6 Signs You Might Be an Identity Theft Victim
Last year, there were an estimated 12.6 million victims of identity theft, a number that has grown steadily over the years. If someone steals your identity and uses it to commit fraud, the sooner you catch the problem, the sooner you can work to resolve it.
So here are some signs that you might be a victim of identity theft:
Your bank account has withdrawals that you do not recognize.
Mysterious charges appear on your bills and statements (especially credit card bills or cell phone bills).
You get disruptive phone calls from debt collectors trying to collect on bills that you don’t recognize.
You receive “final notice” bills in the mail for products or services you’ve never bought.
Your credit report lists an address that you’ve never lived at.
Your credit report lists credit accounts (such as a credit card or loan) that you’ve never applied for.
These are just some of the many ways that identity theft reveals itself. You may experience a few or several of these, depending on the severity of the situation.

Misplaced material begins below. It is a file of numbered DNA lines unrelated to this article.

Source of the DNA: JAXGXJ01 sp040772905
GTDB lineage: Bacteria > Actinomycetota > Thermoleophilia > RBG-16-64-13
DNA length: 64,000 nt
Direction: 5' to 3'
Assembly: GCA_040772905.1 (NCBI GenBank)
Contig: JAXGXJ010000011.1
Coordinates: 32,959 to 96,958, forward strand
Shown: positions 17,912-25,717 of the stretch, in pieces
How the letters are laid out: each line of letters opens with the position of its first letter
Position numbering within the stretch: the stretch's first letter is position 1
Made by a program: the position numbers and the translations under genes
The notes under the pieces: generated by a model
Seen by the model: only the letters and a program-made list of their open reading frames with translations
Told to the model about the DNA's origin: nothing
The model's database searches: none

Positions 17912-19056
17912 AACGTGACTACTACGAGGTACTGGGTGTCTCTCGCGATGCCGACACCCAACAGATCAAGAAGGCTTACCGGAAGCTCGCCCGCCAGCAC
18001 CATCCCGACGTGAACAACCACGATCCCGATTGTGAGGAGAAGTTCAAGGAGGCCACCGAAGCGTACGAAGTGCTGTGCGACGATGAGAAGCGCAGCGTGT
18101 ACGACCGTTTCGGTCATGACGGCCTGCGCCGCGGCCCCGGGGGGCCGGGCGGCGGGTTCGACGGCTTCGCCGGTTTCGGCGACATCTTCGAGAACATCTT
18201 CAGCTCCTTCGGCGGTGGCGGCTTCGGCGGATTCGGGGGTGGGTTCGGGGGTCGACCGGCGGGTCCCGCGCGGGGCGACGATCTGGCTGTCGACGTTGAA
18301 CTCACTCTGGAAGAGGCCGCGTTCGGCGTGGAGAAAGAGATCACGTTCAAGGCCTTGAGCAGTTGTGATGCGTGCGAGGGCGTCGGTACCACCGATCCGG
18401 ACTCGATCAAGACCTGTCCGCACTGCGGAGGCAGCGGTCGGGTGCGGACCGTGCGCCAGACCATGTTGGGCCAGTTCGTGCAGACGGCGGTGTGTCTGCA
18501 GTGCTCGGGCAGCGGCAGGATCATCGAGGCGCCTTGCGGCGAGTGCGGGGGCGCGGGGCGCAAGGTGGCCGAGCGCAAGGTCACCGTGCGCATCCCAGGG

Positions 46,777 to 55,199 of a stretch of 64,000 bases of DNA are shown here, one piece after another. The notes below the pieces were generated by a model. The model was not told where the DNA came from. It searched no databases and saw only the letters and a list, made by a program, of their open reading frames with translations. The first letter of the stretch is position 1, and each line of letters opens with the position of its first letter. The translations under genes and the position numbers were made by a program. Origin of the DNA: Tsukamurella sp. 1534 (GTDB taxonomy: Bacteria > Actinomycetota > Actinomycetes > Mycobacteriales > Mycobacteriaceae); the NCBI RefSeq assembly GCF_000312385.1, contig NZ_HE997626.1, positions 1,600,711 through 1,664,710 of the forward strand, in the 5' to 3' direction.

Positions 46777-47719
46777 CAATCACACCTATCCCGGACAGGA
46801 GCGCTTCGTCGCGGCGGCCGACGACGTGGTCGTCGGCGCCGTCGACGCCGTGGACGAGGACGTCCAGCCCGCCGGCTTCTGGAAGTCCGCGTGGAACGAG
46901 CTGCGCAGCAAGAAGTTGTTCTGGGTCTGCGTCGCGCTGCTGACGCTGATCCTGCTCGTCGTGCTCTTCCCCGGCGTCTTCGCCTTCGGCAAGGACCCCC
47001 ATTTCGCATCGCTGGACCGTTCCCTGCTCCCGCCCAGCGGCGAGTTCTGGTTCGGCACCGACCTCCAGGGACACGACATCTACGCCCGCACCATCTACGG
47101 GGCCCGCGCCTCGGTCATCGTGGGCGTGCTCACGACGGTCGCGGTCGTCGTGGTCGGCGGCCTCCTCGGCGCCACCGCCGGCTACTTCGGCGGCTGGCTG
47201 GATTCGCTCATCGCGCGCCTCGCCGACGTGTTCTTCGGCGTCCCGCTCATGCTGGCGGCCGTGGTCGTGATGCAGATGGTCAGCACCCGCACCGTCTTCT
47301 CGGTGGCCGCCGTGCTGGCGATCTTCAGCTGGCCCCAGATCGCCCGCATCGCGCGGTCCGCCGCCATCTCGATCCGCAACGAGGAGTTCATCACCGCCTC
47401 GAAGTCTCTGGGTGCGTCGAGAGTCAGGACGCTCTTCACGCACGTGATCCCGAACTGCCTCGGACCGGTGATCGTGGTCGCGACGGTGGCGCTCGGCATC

So how can you help protect yourself from identity theft? Here are some tips to help:
Keep your personal information securely locked away, even in your own home.
Shred all finance-related documents that you discard.
Do not share your credit information (such as your credit card or PIN) with anyone else. Even if you trust the person, do not share the information (especially through email or text).
Review all bills and statements regularly and match up each charge with a receipt to ensure that you are familiar with the item listed on the bill.
Pull your credit reports regularly. You’re entitled, by law, to your free credit reports once a year from each of the three major credit reporting agencies. Check for accuracy, and especially keep an eye out for accounts that you do not own.
Monitor your credit scores regularly, because a drop in your scores could indicate a problem. There are free tools that allow you to see your credit scores, including Credit.com’s Credit Report Card which updates your credit scores, along with an overview of your credit profile, every month.
It’s easy to overlook the threat of identity theft, but the threat is very real. The costs are high; the hassles are high. Yet you can lessen your risk and the potential for damage to your identity by following these simple tips.
Don’t become a victim. Be proactive and watchful over your credit because your credit is a key asset that can positively impact your life.
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